Fortunately for TiVo, the Series2 boxes support an impressive and expanding roster of networking functions that--for the most part--have yet to appear on rival DVRs. Previously a software upgrade that required an additional fee to unlock, TiVo's networking functionality is now bundled with the box at no extra charge above the normal TiVo monthly or prepaid fee. Once you download and install the TiVo Desktop software on your Mac or Windows PC, then get TiVo up and running on your home network, you can access digital photos and music stored on your computers and share recorded video programming with other TiVos and computers within your home network.

Moreover, a function called TiVo To Go lets you transfer recordings from your TiVo any PC, expanding your TiVo viewing area to anywhere your desktop or notebook computer can go. Once on the PC, the shows can be burned to DVD (assuming you invest in the $50 Sonic MyDVD software) or transferred to a compatible Windows Mobile-based Portable Media Center device.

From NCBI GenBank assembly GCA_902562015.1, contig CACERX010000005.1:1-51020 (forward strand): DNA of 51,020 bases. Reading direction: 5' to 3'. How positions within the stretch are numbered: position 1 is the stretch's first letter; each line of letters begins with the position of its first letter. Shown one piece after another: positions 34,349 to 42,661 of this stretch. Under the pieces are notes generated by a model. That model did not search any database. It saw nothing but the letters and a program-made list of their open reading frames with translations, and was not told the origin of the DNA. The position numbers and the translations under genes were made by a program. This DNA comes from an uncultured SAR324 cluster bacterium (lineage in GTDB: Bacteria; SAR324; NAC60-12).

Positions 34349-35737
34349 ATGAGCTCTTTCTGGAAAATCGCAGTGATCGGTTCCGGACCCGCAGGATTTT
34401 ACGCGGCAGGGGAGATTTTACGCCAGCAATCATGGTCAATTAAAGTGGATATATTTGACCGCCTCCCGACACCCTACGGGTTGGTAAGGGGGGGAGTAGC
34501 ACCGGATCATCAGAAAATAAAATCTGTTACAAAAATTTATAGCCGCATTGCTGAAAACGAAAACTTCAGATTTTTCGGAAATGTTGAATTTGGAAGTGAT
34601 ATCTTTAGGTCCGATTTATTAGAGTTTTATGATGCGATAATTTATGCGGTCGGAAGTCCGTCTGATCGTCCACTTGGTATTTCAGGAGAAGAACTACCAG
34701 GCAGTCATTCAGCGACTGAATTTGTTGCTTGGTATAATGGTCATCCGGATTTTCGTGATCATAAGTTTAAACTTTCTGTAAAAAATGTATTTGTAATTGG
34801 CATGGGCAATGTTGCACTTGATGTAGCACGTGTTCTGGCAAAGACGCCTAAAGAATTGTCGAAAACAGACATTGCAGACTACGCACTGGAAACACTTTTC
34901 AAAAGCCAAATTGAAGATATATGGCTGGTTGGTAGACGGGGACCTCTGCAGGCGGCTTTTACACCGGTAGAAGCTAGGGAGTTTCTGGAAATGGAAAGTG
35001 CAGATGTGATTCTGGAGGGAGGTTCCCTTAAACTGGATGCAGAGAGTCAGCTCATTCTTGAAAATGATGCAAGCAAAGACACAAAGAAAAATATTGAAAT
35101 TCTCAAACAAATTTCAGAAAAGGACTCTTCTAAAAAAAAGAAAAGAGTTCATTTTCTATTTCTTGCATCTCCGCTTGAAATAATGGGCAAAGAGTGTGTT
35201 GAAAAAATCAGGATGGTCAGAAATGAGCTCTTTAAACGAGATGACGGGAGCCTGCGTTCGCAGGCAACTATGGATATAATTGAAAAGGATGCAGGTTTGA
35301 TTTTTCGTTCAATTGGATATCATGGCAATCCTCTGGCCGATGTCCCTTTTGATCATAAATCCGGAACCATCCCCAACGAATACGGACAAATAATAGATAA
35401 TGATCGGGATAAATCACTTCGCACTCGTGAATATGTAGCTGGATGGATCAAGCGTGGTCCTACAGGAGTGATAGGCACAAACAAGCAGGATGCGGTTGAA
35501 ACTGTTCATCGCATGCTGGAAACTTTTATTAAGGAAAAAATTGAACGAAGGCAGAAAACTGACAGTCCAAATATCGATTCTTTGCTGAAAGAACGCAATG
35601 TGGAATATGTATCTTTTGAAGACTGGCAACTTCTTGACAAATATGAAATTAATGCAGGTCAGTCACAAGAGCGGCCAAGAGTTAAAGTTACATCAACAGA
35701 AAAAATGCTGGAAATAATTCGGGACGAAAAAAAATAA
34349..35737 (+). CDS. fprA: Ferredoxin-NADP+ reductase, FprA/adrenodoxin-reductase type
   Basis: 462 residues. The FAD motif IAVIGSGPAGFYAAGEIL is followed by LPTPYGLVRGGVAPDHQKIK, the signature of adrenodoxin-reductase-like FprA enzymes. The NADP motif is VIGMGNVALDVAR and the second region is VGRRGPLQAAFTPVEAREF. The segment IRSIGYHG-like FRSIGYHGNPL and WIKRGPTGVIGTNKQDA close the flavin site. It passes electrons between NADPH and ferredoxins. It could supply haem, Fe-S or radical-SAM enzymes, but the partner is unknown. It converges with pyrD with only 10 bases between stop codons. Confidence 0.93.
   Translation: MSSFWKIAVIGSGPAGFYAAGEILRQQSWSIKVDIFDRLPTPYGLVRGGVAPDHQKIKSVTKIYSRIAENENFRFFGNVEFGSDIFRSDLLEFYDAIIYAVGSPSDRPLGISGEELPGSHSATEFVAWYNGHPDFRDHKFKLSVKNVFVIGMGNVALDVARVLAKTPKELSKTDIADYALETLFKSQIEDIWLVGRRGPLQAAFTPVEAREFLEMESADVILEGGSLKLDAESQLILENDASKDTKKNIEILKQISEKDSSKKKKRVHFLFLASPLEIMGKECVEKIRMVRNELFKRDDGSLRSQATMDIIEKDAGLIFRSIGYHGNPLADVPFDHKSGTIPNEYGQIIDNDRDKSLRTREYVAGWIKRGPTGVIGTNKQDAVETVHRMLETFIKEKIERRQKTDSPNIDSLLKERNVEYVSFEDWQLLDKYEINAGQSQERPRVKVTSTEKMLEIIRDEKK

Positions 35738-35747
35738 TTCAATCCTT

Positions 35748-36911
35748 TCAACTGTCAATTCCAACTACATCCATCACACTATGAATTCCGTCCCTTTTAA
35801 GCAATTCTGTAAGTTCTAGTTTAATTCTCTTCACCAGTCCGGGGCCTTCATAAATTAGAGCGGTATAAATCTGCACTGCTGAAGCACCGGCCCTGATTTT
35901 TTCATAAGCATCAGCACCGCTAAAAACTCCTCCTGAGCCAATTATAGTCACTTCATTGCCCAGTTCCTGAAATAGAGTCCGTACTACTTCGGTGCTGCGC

TiVo also supports a variety of Internet features that go beyond your home network. You can easily configure the box to access Yahoo's online photo, weather, and traffic services, all without needing to ever boot up your computer. You can also buy movie tickets through Fandango, listen to Live365 streaming Internet radio stations, and use the Podcaster feature to listen to virtually any podcast. If the 'cast you want is not already featured in TiVo's directory, just key in the RSS/XML address to add it to the Favorites list. Last but not least: you can program your home TiVo to record shows remotely from any Web browser. Whether you're working late or vacationing halfway around the world, you can adjust your TiVo's priorities and schedule new recordings with a few clicks of the mouse. A smattering of time-killing games--simple derivations of Scrabble, Bejeweled, and Connect Four--round out the interactive features.